On October 26, 1900, writer Henry James (The Portrait of a Lady) responded to a short note from Edith Wharton wishing him luck on a new play. This began a lifelong correspondence and friendship between a fledgling author and her literary idol. Later in life, Wharton reflected on her friendship with James that “the real marriage of true minds is for any two people to possess a sense of humour or irony pitched in exactly the same key.” We celebrate this meeting of artistic minds today with famous author pen pals.
Edith Wharton & Henry James
Wharton and James began their friendship by sending each other their work. Since James was twenty years her elder, Wharton often addressed her letters to Cher Maître (Dear Master). James urged her to study and write of American society – to “DO NEW YORK!” When the Whartons moved to Paris in 1906, Wharton and James (living there as an expatriate) were able to socialize on a regular basis. Their friendship grew to one of intimate confidences. Wharton told James juicy details of her extramarital affairs. For his part, James was only too eager to hear them. Both writers were honestly critical of the others’ work without damaging their bond.
Nancy Mitford & Evelyn Waugh
Nancy Mitford and Evelyn Waugh shared a lifelong correspondence of teasing and banter. The two writers met through Waugh’s first wife (also named Evelyn) in 1928. Mitford lived with Mrs. Waugh while Mr. Waugh went to the country to write, and even though his wife left the marriage shortly after, Waugh and Mitford remained very close friends. Both writers were known to scare off others with sharp tongues and biting wit, but they seemed able to withstand each other and, indeed, to greatly enjoy the written banter. In person, however, their personalities were not so well-suited. Through the many challenges and successes of their separate lives, both Mitford and Waugh kept up a dedicated correspondence until Waugh’s death in 1966.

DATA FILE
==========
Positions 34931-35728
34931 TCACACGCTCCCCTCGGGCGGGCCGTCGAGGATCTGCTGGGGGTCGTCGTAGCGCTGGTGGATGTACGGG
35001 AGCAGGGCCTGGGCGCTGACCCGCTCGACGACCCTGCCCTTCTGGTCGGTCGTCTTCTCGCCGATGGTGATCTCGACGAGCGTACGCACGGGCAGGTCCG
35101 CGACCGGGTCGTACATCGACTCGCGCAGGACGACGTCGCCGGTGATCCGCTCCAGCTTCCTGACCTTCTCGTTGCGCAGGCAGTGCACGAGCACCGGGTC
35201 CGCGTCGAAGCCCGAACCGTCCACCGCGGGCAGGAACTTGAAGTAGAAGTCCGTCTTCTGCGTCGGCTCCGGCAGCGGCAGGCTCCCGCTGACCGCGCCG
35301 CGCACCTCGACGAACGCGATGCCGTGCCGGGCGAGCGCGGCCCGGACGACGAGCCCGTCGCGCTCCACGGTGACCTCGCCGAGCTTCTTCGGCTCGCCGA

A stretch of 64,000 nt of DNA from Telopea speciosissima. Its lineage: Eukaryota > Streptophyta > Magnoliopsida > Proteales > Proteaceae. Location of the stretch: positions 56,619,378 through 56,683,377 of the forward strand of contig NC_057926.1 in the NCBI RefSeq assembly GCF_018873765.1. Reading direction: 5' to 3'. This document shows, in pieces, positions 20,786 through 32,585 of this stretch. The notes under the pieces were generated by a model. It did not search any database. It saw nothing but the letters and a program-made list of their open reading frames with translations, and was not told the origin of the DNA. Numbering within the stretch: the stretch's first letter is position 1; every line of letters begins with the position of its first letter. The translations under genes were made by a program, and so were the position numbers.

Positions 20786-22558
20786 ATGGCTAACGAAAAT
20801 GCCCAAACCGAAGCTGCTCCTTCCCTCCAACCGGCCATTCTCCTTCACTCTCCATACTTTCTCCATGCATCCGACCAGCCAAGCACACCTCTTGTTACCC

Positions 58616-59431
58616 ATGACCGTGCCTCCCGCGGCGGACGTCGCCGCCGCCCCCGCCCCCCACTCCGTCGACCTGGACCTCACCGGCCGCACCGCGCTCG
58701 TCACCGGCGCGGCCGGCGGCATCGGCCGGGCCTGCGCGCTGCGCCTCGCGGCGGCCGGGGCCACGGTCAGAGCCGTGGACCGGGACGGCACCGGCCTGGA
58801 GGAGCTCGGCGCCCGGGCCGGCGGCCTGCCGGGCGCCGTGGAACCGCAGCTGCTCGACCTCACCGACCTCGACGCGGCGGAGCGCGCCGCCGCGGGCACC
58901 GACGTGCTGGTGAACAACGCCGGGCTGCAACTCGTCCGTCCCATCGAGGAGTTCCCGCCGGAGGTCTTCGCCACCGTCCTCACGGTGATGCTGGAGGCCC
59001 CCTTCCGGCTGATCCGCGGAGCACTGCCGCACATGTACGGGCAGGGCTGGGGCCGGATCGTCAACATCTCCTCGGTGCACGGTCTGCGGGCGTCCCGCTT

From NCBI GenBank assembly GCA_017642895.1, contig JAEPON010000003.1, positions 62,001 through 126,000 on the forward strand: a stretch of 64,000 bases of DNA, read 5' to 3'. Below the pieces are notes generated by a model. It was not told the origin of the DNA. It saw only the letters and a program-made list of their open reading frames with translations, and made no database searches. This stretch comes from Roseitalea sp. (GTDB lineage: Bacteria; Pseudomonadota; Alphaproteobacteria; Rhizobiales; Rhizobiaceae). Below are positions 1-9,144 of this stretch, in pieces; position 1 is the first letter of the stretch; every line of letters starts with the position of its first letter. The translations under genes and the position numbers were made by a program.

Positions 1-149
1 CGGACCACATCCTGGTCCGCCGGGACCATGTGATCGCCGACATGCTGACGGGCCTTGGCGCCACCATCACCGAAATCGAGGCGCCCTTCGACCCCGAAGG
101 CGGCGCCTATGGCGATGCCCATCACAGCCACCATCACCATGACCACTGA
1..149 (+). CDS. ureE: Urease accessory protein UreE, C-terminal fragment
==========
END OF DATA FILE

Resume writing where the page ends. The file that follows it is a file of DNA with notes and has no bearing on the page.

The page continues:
Elizabeth Bishop & Robert Lowell
Elizabeth Bishop and Robert Lowell were American poets of the 20th century. They met at the dinner party of their mutual friend, poet Randall Jarrell. Bishop and Lowell were close friends on paper and in life. Lowell admitted later that he always wanted to propose marriage to Bishop but could never find the right opportunity. There is a great deal of evidence in their letters that they took poetic inspiration from each other and they dedicated several poems to the other. They even seemed aware that their letters would be read publicly one day and may have written them almost as performance.
Anais Nin & Henry Miller
When Anais Nin and Henry Miller met, they were practically unknown as writers. Nin had the benefit of a financially successful spouse to pay her way as an artist, but Miller and his wife had to adopt a more meager lifestyle. Nin was intrigued by Henry and his wife June when they met in Europe, but it was Henry who became her correspondent and lover. Their love affair lasted several years, but the fires of passion eventually dimmed. Nin and Miller fiercely advocated for each other’s work; Nin provided funding to publish Miller’s seminal novel, Tropic of Cancer, and Miller pushed for the publication of Nin’s diary. Their letters are a testament to their passion for life, writing, and art.
The man behind Jeeves & Wooster enjoyed an incredible amount of correspondence in his lifetime. P. G. Wodehouse had written exchanges with contemporary writers including Evelyn Waugh, George Orwell, Agatha Christie, and even Sir Arthur Conan Doyle (they shared an interest in spiritualism). Wodehouse never had any lifelong literary correspondence, but his wit and humor were on point even when writing to colleagues.